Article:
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MEMO W13 MAR 2024

The differentiator in life is whether you can pickup on the fundamental truth within a story being told to you, without being distracted by its surrounding noise. - xh3b4sd

Imagine two lines on a chart expanding over decades. The lower line increases by 5% per year. The upper line increases by 30% per year. Both lines increase, but there is a catch. What is increasing on those two lines has two different implications. The lower line represents currency debasement and price inflation. This lower line shows how much poorer you get over time. The upper line represents liquidity injections and asset appreciation. This upper line shows how much richer you get over time. The two lines on our imaginary chart drift farther and farther apart every year. And here is the catch. The delta between the lower and the upper line is the wealth gap. The people not owning hard assets get diluted by their own government, which is destined to print more money eventually. Everything gets more expensive while wages do not rise accordingly. The people owning hard assets get lifted up by liquidity, which is the money that the government injects into the system. All we need to know is how wealth is generated and destroyed in the financial system of our time. And all we have to do in order to generate wealth over time is to own hard assets. The question is now what a hard asset is, how to identify it and how to own it. I wrote an essay that describes what hardness is in the context of finance and why hardness matters. This post has not yet been published on the Powerlaw blog, but it is online already for anyone who can find it in my content repository. The essay on hardness will be published here some time the next quarter. In the meantime it is up to you to find and read it, if you are interested. Let's call it an easter egg of some sort, dear reader. Let me say this much now. There is no silver bullet to get rich or make or keep a lot of money. Anything worth doing will always imply to do the work. And somehow the hardest part in life is to pay attention to the things that truly matter along our way. All we need to know is available for free online and onchain. And as we go about our day we make distinct decisions to pay attention to this, that and the other thing. For better or worse, you have the choice. This is all on you. And I wouldn't change it.

The Bitcoin spot ETF flows have turned positive again on a net basis. And yet, GBTC, expensive as it is, has 9 figure outflows every single day. And I think we can expect those outflows to persist for quite a while, because there are still 23 billion USD caught up in that particular fund. So far the new ETFs capture parts of the outflow and in aggregate account for more inflows than GBTC can bleed on most days. This dynamic can be expected to persist for a while as well. The long term prospect of the current situation is solid. A look on the XAU / USD chart shows the price of gold over time. In March 2003 the gold spot ETF got launched in the USA. At that time gold traded around 350 USD. In September 2011 gold traded around 1800 USD. That is a 5 times increase within 8 years. All we need to know is that Bitcoin is touted to be digital gold. And while digital gold is not all that interesting to me personally, the information presented above is basically all we need to know in order to understand where the future is headed.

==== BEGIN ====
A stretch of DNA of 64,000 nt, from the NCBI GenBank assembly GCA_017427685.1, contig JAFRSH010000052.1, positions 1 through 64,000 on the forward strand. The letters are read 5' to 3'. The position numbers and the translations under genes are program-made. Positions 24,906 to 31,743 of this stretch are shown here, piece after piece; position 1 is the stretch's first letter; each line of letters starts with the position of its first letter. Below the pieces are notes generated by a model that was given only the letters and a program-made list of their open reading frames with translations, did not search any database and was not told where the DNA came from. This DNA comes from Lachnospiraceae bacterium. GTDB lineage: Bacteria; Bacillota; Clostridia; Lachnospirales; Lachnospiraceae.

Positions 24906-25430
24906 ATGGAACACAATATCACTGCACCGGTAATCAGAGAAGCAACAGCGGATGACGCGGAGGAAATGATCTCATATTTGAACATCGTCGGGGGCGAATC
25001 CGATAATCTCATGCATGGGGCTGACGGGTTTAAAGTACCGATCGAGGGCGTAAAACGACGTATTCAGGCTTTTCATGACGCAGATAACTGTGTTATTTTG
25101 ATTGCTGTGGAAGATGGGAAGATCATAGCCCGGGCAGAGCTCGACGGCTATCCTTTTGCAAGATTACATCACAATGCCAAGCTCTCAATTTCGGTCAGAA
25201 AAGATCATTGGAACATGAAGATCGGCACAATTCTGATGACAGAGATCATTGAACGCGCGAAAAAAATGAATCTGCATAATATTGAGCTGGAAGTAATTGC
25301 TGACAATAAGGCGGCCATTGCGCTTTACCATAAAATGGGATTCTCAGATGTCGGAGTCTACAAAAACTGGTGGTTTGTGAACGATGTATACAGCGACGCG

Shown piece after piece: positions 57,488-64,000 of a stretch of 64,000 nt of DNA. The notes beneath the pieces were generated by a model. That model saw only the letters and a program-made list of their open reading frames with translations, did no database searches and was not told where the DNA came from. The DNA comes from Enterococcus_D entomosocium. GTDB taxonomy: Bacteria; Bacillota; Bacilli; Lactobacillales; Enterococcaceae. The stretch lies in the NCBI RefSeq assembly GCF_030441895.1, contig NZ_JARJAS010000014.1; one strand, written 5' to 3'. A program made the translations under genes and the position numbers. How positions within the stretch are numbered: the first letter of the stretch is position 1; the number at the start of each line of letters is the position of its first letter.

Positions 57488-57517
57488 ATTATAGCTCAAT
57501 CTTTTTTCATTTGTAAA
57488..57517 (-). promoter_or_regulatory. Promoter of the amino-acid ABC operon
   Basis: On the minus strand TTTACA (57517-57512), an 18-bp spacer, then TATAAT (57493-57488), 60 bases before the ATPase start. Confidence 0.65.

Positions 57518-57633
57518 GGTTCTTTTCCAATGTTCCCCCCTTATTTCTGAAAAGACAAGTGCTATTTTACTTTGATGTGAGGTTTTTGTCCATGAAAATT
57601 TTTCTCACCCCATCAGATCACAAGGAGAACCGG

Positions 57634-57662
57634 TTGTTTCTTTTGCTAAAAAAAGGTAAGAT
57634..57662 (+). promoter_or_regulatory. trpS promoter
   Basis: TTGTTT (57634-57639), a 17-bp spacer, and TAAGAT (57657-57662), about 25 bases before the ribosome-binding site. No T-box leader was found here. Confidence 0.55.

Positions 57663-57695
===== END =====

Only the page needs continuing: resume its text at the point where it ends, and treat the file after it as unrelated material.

I had an interesting thought recently about the ratios of ETH / BTC and SOL / ETH. At the moment they are both around 0.05 and it would somehow be funny if the relative distance from ETH to BTC and from SOL to ETH would remain similar over time. That for me would say something about powerlaw distributions. It is highly likely that we are fooled by randomness here again and that the equal ratios today are not more than coincidental on the timeline. Regardless, the thought was interesting to me and the implication would certainly be telling.

This week inscriptions made it into the blobs on Ethereum, causing blob fees to spike. Blob space was intended to allow L2 rollups to post data to L1 mainnet as a separate fee market, distinct from all other transactions. That way blob space is supposed to be cheaper and L2 rollups are supposed to scale further. Seeing blobs to be abused for other purposes speaks to the composability and second order effects of decisions in system design. We keep running experiments onchain. What a time to be alive!

Ever since the Dencun upgrade, the Base TVL grew to ever more new hights. Base is now ranked third by TVL with roughly 8% market share. Blast is now ranked fourth with about 6.5% of TVL market share. And while Base is an L2, Degen Chain got deployed as L3 on top of Base. What we are seeing here now is something I would describe as fractals. We are building networks upon networks and scale Ethereum layer by layer. In other news, there was some weird exploit on Blast for over 60 million USD this week. Somehow the money has been given back after some onchain sleuths seemed to have identified the attackers. All kinds of accusations have been thown around about the attackers' identities, ranging from North Korean hacker groups to inside jobs within the exploited protocol. Recently there have been cases where people thought that some onchain mistakes and certain exploits had been coreographed marketing stunts. That idea strikes me as oddly reasonable in this space. In more happy news, the scaling factor for the Ethereum ecosystem has now crossed 10x the first time according to L2Beat. And that means we are scaling Ethereum with the rollup centric roadmap. Jevons Paradox is in full effect. The cheaper blockspace becomes, the more it is sought after. Happy days!

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